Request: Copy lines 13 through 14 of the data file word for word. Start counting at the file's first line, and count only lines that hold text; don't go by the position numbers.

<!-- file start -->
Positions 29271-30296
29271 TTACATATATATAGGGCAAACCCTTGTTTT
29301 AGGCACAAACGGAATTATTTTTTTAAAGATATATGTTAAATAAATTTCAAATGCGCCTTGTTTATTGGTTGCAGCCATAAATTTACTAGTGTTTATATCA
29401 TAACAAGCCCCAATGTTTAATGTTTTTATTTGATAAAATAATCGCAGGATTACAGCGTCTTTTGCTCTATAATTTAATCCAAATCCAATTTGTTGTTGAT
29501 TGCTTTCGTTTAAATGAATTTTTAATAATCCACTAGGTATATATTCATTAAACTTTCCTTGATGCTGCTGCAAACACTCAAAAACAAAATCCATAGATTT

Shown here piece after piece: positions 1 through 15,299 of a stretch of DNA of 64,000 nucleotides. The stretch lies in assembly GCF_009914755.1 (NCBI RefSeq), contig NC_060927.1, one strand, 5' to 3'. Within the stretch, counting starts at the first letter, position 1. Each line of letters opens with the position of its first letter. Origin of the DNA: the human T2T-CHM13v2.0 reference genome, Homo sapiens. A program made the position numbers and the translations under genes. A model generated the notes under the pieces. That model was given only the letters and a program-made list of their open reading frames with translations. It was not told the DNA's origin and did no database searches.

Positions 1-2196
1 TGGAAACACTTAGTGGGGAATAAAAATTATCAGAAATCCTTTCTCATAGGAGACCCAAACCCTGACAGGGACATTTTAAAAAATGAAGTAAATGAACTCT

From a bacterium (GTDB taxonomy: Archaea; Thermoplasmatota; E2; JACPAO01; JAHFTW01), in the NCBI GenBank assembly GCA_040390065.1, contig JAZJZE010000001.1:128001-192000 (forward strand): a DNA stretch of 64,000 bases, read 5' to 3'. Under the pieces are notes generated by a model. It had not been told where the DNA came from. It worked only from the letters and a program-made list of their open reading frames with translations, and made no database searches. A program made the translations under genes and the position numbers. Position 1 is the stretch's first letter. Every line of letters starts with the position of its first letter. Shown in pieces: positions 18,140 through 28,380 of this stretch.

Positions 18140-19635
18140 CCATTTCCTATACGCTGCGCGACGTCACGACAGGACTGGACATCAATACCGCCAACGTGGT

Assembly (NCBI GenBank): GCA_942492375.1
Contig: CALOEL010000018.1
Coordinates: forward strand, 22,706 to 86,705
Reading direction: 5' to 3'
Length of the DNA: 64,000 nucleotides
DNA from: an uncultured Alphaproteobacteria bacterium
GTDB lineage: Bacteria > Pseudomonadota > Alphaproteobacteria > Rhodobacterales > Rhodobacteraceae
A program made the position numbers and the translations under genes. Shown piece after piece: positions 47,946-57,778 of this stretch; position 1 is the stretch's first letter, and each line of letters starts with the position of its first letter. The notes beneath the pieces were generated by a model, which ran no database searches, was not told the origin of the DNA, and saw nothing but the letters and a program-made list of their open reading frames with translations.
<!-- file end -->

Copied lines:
Contig: CALOEL010000018.1
Coordinates: forward strand, 22,706 to 86,705